Copper price slump could create headwinds for Glencore’s debt plan – by Olivia Kumwenda-Mtambo and Atul Prakash (Reuters U.S. – November 17, 2015)

JOHANNESBURG/LONDON – Further falls in copper prices might yet undermine the fightback mounted by mining and trading company Glencore after its shares tumbled to record lows this year, analysts said.

London Metal Exchange benchmark copper plunged to $4,590 a tonne on Tuesday, its lowest in more than six years, as fears about slowing demand growth in top consumer China and a higher dollar fueled negative sentiment.

Glencore saw its shares hit a record low at 66.67 pence in September over concerns it was not doing enough to cut its debt to withstand a prolonged fall in copper – its key metal.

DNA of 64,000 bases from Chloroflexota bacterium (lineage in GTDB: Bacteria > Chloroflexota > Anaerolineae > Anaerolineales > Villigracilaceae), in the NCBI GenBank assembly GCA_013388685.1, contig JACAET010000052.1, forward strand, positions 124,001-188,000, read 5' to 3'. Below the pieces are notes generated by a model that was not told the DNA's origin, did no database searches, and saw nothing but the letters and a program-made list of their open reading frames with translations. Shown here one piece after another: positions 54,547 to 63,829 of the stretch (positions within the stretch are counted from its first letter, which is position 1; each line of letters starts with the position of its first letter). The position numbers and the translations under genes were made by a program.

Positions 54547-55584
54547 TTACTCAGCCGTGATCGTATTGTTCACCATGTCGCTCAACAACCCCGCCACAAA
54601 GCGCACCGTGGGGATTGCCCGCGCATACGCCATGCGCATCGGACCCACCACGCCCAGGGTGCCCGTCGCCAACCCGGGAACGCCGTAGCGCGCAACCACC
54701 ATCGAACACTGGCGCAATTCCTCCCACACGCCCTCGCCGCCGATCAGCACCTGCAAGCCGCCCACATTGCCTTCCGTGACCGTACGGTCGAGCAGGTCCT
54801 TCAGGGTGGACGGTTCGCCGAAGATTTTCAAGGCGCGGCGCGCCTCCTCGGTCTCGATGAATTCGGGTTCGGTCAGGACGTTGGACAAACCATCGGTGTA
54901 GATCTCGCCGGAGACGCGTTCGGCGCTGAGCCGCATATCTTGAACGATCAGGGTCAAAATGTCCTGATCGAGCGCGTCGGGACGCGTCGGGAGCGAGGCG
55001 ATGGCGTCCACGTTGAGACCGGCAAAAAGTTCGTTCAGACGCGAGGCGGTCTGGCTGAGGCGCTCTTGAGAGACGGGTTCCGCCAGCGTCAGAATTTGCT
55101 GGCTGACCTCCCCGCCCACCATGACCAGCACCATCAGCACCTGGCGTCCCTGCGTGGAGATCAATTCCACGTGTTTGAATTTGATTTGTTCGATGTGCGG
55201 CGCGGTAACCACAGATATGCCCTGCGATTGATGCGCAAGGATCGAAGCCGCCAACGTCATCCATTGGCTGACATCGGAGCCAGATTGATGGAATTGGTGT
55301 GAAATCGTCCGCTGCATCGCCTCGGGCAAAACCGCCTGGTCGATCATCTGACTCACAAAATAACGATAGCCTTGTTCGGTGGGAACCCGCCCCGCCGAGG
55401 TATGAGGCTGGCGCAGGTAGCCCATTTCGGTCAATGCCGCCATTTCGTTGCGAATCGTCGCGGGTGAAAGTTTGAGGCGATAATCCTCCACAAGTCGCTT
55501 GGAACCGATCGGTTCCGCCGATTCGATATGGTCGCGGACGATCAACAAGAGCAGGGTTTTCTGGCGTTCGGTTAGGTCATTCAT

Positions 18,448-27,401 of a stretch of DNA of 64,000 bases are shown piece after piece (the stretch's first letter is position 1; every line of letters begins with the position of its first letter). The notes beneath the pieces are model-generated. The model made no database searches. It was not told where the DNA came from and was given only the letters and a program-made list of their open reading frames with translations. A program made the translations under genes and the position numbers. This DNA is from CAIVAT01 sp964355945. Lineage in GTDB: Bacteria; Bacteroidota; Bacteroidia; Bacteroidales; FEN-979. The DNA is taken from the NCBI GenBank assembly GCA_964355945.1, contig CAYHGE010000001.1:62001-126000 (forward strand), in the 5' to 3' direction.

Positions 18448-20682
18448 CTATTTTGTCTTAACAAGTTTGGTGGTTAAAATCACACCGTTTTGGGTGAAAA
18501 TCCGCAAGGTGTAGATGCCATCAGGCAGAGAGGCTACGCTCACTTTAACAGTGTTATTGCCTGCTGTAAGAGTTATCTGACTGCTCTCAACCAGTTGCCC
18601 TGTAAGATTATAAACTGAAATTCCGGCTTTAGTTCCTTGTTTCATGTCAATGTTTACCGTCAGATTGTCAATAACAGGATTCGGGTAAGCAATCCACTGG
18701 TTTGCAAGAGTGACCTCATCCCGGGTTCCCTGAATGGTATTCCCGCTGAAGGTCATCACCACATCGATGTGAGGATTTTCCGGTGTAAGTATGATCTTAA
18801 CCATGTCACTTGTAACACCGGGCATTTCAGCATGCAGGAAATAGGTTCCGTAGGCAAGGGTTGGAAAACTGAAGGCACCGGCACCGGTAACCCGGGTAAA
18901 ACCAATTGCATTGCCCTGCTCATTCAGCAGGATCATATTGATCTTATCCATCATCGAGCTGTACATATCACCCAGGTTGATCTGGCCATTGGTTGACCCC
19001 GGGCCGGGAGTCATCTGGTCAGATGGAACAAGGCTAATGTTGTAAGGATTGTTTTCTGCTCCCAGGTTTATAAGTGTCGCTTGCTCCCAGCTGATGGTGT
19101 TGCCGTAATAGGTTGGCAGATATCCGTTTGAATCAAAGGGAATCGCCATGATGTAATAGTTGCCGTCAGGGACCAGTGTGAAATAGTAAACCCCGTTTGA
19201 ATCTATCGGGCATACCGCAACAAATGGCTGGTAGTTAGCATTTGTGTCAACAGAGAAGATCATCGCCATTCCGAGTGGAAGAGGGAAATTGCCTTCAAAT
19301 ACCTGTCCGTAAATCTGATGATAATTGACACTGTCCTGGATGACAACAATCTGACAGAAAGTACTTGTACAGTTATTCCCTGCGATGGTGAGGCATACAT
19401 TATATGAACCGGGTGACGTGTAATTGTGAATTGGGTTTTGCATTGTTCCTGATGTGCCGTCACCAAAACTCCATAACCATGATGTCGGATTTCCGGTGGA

Swiss-based Glencore has pledged to cut its net debt from nearly $30 billion to $20 billion by the end of 2016, a plan the company said would allow it withstand copper prices of $4,000 a tonne, as expected by some market players.

The company has also cut copper output to help lift prices.

Glencore’s shares – down 70 percent so far this year – have recovered from record lows but the company is still the biggest loser on blue-chip FTSE 100 index in the year to date as weaker metal prices remain a nagging concern.

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